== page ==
Critics of President Bush's (search) plan to create personal investment accounts in Social Security (search) say he is exaggerating the program's funding problems to boost public support for his idea.

"Social Security is like a car with a flat tire," said Peter Orszag, an economist at the liberal Brookings Institution and adviser in the Clinton White House (search). "There is a problem. We need to fix the flat tire. But we don't need to replace the car."

But David John, a senior analyst at the conservative Heritage Foundation, said the funding problem is real, especially for younger workers. "Every day we delay raises the cost of a repair to Social Security," he said.

The retirement system faces a projected $3.7 trillion, 75-year shortfall. Bush wants to overhaul the program to let younger workers divert some of their Social Security payroll taxes to personal accounts. But that alone won't fix the problem and could require upfront costs of $1 trillion to $2 trillion over 10 years.

Bush regularly claims Social Security faces a shortfall of nearly $11 trillion, which, Orszag said, is a misleading figure because it makes the system appear to be in worse shape than it is.

The figure — $10.4 trillion to be precise — is the shortfall over the "infinite horizon," as measured by Social Security's Board of Trustees. The calculation was included for the first time in the trustees' 2003 report, along with the required 75-year measure. The American Academy of Actuaries criticized the use of the $10.4 trillion figure in the report, saying it was likely to mislead the public.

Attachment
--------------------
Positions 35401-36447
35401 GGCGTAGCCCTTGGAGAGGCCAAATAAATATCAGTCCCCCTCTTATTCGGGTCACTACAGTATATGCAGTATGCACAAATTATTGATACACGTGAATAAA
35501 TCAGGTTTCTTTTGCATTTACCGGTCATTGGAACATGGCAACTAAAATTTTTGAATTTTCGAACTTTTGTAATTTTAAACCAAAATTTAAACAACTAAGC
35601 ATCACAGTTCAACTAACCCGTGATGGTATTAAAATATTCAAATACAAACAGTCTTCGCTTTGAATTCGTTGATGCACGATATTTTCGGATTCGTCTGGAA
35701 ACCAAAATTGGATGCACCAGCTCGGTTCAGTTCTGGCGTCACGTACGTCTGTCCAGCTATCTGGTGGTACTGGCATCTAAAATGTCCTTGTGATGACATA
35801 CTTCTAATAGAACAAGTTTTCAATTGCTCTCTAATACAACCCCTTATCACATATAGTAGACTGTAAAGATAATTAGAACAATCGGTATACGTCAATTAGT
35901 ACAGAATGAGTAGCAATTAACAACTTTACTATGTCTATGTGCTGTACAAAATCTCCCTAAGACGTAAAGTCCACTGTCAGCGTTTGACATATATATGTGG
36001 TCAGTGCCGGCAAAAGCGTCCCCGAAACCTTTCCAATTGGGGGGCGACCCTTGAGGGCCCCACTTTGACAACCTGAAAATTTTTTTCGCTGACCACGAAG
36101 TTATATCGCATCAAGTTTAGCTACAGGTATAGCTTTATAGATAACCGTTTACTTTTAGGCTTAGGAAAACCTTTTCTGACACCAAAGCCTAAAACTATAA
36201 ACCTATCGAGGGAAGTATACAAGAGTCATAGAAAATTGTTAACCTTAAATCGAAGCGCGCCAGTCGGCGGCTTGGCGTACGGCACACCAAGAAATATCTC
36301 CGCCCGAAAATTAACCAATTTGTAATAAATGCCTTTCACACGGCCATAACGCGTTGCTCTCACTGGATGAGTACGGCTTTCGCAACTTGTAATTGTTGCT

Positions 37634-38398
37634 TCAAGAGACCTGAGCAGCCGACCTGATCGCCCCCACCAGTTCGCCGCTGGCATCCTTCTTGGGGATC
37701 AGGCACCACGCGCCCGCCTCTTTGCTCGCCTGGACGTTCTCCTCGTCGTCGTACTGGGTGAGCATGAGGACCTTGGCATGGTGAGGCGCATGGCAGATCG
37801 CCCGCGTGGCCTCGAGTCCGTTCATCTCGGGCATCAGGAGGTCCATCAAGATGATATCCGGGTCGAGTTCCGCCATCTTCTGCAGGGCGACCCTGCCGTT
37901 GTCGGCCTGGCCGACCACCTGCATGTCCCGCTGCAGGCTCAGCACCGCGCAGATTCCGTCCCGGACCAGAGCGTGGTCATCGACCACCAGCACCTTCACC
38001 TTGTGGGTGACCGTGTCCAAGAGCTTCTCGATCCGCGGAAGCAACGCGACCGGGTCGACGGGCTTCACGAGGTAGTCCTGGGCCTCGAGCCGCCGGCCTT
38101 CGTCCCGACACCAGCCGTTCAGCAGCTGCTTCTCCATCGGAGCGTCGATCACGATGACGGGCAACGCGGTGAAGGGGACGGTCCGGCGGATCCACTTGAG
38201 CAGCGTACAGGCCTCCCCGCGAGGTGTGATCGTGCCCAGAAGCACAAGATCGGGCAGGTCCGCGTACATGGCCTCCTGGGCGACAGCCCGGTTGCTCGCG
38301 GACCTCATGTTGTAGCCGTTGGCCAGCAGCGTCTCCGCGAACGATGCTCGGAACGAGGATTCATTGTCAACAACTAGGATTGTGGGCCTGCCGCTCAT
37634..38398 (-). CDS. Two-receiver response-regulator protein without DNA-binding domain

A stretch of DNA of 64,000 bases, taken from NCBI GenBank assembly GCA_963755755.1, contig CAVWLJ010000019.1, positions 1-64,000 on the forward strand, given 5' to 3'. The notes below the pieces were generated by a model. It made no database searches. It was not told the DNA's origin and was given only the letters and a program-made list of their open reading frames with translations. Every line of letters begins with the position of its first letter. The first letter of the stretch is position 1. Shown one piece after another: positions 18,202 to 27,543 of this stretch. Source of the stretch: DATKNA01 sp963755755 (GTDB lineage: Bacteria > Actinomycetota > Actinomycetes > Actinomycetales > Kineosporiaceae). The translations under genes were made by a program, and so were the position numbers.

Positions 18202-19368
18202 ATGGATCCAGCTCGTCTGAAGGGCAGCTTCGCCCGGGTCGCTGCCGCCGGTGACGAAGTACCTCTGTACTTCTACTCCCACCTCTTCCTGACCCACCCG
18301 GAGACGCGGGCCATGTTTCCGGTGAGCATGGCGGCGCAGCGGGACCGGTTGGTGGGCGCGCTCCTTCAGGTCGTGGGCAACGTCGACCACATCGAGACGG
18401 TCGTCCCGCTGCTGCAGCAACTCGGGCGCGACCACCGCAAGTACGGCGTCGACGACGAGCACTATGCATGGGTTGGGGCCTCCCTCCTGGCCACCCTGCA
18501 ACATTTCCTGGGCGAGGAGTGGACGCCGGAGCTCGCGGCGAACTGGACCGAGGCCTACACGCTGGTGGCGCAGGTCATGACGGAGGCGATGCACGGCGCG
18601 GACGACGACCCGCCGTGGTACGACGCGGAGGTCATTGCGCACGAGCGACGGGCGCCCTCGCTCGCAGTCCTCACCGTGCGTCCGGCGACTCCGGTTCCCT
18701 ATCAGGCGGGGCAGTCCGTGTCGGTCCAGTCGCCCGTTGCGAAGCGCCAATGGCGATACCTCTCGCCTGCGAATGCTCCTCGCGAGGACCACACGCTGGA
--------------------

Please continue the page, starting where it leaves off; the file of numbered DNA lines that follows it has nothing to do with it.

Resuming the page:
Orszag said Medicare's dwindling finances are more urgent than Social Security's. Medicare began dipping into its trust fund this year, and it is expected to be exhausted in 2019, trustees said.

Social Security's financial picture was little changed from last year. The system is expected to begin paying out more in benefits than it collects in taxes starting in 2018, with the trust fund money the government owes depleted by 2042.

Rep. Bob Matsui of California, the top Democrat on the House Social Security subcommittee, said the retirement system is not in crisis and "is a manageable problem.

Bush, asked Monday at a year-end news conference about the need to address Medicare's funding problems first, said those issues were tackled with a sweeping Medicare package that includes a prescription drug plan being added in 2006 in addition to a number of lesser-known changes in the way the system operates. Depending on estimates, the government will spend from $400 billion to $535 billion on Medicare changes over the next 10 years.

Bush repeated his demand for congressional action on Social Security, but refused to provide details.

"Don't bother to ask me," he said, making clear he would not engage in a public debate about Social Security until he gives Congress "a solution at the appropriate time."

The administration has said a plan is still being crafted.

"The temptation is going to be ... to get me to negotiate with myself in public. To say, you know, 'What's this mean, Mr. President? What's that mean?' I'm not going to do that," Bush said. "The law will be written in the halls of Congress. And I will negotiate with them, with the members of Congress."

Bush continues to spotlight the Social Security's future financial problems and the positive aspects of his plan to allow people to create a retirement nest egg they own and mostly control — without raising the payroll taxes that fund Social Security or cutting benefits for retirees or those nearing retirement age.

Such a change comes with a cost: If money is diverted to private accounts, the government must replace it to continue paying benefits.

Bush has said benefits would not change for retirees and people nearing retirement, but he has not given age ranges. A commission he created in 2001 to study Social Security has proposed letting workers under age 55 open private investment accounts.

To help address the future long-term shortfall, a private account system would cut the government benefits promised to workers who choose a private account, with those investments expected to make up the difference.